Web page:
LOS ANGELES (CBSLA) — The Big One could be triggered by the energy on a series of small faults, new research has found.
The morning of the Fourth of July, a magnitude-6.4 earthquake struck near the city of Ridgecrest, which was rocked 34 hours later by a bigger quake – a 7.1.READ MORE: Suspect Runs Into Walmart At The End Of Pursuit Before Getting Arrested
Caltech researchers now say those two earthquakes, which were felt throughout Southern California and in Nevada, weren’t produced by just one fault – they were the result of 20 or more faults releasing energy seconds apart. The energy from all those faults combined to create those two strong earthquakes.
“In hindsight, if we really look back at the last century, all the largest events in California that we had, probably most of these events look like this Ridgecrest sequence than the 1906 San Francisco earthquake,” said Zach Ross, lead author of the new study.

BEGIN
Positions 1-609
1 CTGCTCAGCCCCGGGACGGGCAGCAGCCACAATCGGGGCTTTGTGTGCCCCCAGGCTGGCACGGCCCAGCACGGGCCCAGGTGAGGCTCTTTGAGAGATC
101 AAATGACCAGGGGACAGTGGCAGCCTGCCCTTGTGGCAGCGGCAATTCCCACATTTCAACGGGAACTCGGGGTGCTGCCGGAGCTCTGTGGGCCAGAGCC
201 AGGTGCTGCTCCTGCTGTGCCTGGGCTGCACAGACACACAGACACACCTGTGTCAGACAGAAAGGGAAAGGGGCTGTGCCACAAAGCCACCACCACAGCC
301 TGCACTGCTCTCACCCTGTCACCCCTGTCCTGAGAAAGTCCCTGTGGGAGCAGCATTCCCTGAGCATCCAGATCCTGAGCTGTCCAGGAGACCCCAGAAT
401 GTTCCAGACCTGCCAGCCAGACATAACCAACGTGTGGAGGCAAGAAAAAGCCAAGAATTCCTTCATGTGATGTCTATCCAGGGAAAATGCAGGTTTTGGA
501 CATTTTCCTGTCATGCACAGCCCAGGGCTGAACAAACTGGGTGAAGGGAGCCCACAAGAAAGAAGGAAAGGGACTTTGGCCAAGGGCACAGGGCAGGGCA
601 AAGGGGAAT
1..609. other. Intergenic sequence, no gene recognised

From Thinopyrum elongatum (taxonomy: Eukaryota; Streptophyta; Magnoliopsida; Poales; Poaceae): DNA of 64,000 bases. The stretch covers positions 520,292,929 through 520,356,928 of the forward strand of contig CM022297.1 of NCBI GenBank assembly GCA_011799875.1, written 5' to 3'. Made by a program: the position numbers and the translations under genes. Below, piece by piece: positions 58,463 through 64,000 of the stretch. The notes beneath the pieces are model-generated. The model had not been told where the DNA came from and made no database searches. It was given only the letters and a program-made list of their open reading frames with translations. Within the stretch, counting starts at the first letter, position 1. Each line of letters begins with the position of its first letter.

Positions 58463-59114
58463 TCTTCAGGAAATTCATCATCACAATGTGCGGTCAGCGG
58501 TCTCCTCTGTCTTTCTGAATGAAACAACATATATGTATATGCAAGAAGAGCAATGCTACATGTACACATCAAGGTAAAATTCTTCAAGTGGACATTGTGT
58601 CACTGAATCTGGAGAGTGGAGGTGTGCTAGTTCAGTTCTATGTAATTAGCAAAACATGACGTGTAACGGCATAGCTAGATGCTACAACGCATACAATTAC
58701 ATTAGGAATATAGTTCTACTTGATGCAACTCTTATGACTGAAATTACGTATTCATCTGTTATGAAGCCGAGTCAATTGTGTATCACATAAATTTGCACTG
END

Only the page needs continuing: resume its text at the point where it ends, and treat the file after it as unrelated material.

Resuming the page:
Improved technology has made it possible to get a better understanding of an event like the Ridgecrest earthquake.READ MORE: Sacramento Surgeon Under Fire For Making Virtual Court Appearance While Operating On Patient
“We can look at how the ground moves, between those two images. So, we can see that there are many of these faults that have cracked the surface, they went all the way up,” Ross said. “But then we can also use our seismic instruments that record the ground motion.”
Micro quakes occur throughout California every day, but don’t always lead to a major earthquake. How does energy on one small fault lead to a major earthquake? One rupture can lead to another, much like a line of dominoes.
“Once there’s a fault that starts to rupture somewhere, then it’s kind of easy to just keep triggering more and more faults nearby,” Ross said.MORE NEWS: High Schools Gear Up For Football Games Following Announcement To Resume Outdoor Sports In Inland Empire
The study was originally posted in the journal, “Science.”